The Verizon “Hub”

March 21, 2009

Originally posted on 12.26.09

Last night, I saw a pretty intriguing spot for the new Verizon Hub

Engadget describes:

The system boasts a 7-inch touchscreen display, and will work with Verizon wireless subscribers handset(s) to eliminate the need for a landline (people still have those!?) The idea here is that the hub can sync to your calendar, contacts, maps, traffic and weather reports via broadband. It can also send and receive text messages, and do all kinds of cute little tasks like send driving directions to your phone. Subscribers have to live in an E911-capable area, and will be able to bring any phone number with them if they want to sign up for new service. The hardware’s going to cost $200 (after a $50 mail-in rebate) with a subscription fee of $35 per month — which comes with unlimited minutes and texts to and from the device. It’ll be available starting February 1st. Get ready.

I think this is a perfect way for Verizon to extend the brand and solidify its own unique platform within the broadband/telecommunications world: I don’t know what Verizon is calling it, but I’m going to say “Life Operations Management.” The Verizon brand has become so strongly tied to the image of Blackberry that they needed to figure out a way of tethering the technology/ability to a more complete system for life management.

I’m assuming the Hub is primarily targeted towards the homemaker, or “manager” of a family’s overall needs and activities, and I think this could potentially become a very effective differentiator, influencing entire families to become more complete and loyal Verizon users. Essentially, everything the “Verizon family” does could be connected and accessible to the varioous members, and I think many families will find that concept to be an extremely appealing possibility.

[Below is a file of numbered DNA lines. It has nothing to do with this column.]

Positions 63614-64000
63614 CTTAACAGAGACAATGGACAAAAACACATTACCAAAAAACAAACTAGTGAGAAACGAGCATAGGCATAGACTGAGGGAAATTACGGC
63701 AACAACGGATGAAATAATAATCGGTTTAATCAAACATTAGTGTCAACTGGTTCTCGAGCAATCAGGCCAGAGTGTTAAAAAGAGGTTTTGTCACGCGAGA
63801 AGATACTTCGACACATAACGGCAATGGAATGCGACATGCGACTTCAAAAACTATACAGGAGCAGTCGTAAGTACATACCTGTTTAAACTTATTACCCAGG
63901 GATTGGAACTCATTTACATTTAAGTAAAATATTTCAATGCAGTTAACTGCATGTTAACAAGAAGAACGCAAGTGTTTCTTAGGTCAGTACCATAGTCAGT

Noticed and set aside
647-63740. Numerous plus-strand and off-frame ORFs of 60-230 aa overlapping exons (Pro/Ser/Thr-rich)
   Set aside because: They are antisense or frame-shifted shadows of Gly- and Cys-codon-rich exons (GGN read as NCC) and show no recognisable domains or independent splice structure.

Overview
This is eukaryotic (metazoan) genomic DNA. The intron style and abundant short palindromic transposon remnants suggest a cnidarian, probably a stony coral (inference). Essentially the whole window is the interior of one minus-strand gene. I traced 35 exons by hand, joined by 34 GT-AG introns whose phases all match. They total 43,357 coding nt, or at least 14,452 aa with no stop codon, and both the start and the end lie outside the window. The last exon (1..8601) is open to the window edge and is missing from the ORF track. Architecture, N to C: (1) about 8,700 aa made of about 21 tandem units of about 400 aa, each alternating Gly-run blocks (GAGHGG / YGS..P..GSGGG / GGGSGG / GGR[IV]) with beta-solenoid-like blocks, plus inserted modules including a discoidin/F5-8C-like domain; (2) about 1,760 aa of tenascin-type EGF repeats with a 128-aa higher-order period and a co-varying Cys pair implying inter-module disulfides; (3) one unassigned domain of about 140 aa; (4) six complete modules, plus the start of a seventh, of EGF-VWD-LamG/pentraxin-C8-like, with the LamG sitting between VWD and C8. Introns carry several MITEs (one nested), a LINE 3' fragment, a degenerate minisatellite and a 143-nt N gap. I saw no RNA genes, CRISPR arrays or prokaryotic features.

The problem, or potential issue I continue to see with Verizon and RIM’s Blackberry, however, is the nascence of their marketplace-platform. With iTunes continuing to expand and become more comprehensive (with thousands of new apps created every day!), and Google, basically just being Google, with a massive amount of “liquidity” created through an ever growing line of products, it is hard to believe Verizon and Blackberry will be able to avoid having to partner with Google, who will end up being the only option they will have. Apple will undoubtedly come up with their own version of the Hub, which would scare the absolute hell out of me if I were Verizon.

It will be interesting to watch.

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